Greek political analyst Elias Nikolakopoulos is a man who doesn't shy away from strong opinions. He regularly provides astute commentary on the state of Greek politics. But when it comes to Alexis Tsipras, the pundit is sometimes at a loss for words.
Nikolakopoulos considers it "very likely" that Tsipras, together with his radical left-wing alliance Syriza, will win snap elections on Jan. 25. At the same time, he also believes Syriza is likely to maintain the European common currency. "We will stick with the euro, no doubt," he says. Yet he also warns against pressure and threats from Brussels or Berlin, which he argues would be counterproductive and at best serve to further unite the left wing in Greece.
Still, the veteran analyst is at a loss when it comes to questions about what Tsipras plans to do once elected or just how credible he truly is. "I can't answer that," Nikolakopoulos says, smiling a bit helplessly.
That's precisely what politicians and commentators in European capitals have been discussing in recent weeks -- at times anxious and at others baffled. What does 40-year-old Greek politician Tsipras really want? And in what direction will Tsipras -- a charismatic, youthful figure who even appears to have middle class voters under his spell -- take Greece if he succeeds in becoming the youngest leader in the history of the Hellenic Republic?
The statements Tsipras has made publicly make it difficult to divine. Sometimes he says one thing, at others something entirely different. His contradictory positions are also a product of the fact that Syriza was only formed as a formal party year and a half ago, the product of an electoral alliance among highly diverse left-wing splinter groups.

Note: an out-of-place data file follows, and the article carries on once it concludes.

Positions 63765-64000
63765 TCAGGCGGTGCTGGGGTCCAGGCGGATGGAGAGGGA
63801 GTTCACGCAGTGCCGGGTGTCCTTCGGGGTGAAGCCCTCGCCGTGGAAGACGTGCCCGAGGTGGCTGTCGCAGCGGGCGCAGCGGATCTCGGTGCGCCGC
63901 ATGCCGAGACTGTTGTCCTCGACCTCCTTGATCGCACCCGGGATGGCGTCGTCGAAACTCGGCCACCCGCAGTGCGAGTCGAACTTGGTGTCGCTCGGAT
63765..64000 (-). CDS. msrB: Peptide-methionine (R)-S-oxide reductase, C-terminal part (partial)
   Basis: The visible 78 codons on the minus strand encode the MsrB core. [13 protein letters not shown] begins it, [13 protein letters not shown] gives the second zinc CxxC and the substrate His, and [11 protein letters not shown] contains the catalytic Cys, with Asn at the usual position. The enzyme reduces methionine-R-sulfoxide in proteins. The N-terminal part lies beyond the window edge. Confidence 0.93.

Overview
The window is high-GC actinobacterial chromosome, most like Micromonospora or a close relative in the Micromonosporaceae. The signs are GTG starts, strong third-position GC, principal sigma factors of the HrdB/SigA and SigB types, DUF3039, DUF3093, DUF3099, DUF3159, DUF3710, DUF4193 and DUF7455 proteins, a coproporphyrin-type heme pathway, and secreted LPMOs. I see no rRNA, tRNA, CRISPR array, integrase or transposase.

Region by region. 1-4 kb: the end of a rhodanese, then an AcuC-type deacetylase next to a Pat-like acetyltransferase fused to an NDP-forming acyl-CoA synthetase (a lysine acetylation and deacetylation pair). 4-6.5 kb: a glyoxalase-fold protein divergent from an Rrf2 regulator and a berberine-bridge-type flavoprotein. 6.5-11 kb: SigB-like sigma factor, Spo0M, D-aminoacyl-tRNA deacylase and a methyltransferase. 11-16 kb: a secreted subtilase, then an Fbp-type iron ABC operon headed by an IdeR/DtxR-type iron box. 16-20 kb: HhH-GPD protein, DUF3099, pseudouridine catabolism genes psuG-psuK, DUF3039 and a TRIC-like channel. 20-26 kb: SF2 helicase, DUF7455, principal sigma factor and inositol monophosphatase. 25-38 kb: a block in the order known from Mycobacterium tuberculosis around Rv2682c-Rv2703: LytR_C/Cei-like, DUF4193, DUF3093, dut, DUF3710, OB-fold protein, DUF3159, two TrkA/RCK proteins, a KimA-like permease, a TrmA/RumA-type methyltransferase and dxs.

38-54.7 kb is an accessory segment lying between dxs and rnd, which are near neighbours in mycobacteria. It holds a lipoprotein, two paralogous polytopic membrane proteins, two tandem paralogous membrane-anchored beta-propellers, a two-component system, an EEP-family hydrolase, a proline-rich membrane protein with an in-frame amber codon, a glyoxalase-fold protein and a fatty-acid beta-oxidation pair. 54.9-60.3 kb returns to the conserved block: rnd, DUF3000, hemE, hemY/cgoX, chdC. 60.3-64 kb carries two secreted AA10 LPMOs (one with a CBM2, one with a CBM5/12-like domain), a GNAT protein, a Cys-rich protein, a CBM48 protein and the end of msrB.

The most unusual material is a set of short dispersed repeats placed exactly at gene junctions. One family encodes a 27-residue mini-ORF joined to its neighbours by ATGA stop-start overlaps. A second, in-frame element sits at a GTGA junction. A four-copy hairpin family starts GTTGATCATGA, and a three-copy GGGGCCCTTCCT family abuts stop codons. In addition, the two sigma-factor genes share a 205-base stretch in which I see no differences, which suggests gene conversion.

"Our party as a whole wants to see the country in the euro," Tsipras has said, for example. But he qualified that statement by adding: "on the condition that social cohesion isn't threatened." On another occasion, he said the euro was "not a fetish" and that Greece was "nobody's hostage," whatever that might mean.
Panagiotis Lafazanis, the leader of the influential left-wing of the party, has been clearer in his statements. "We want to exit the euro and a complete break with the totalitarian EU," he announced.
Would Tsipras 'Tear Up' Agreements?
For his part, Tsipras has spoken of freeing "Europe from the straightjacket of debts" through a further radical debt haircut and a moratorium on debt repayments for euro-zone crisis countries. He is calling for a European debt conference like the one in London in 1953 that was called in order to address the debt problems of postwar Germany. But other comments have been less statesman-like. Such as Tsipras' promise that he would simply "tear up" existing agreements on austerity measures and loans and cease making interest payments overnight.
At times he describes his neighboring EU member states as partners, but then he turns around and says they are opponents, "like the USA and Russia during the Cold War." "If one presses the red button, then there are only losers."
On other occasions, Tsipras says he wants serious negotiations over the conditions for financial aid from Brussels only to turn around and announce without any ifs or buts that "the austerity program will be history within a few days." International markets, he says, "will have to dance to our tune."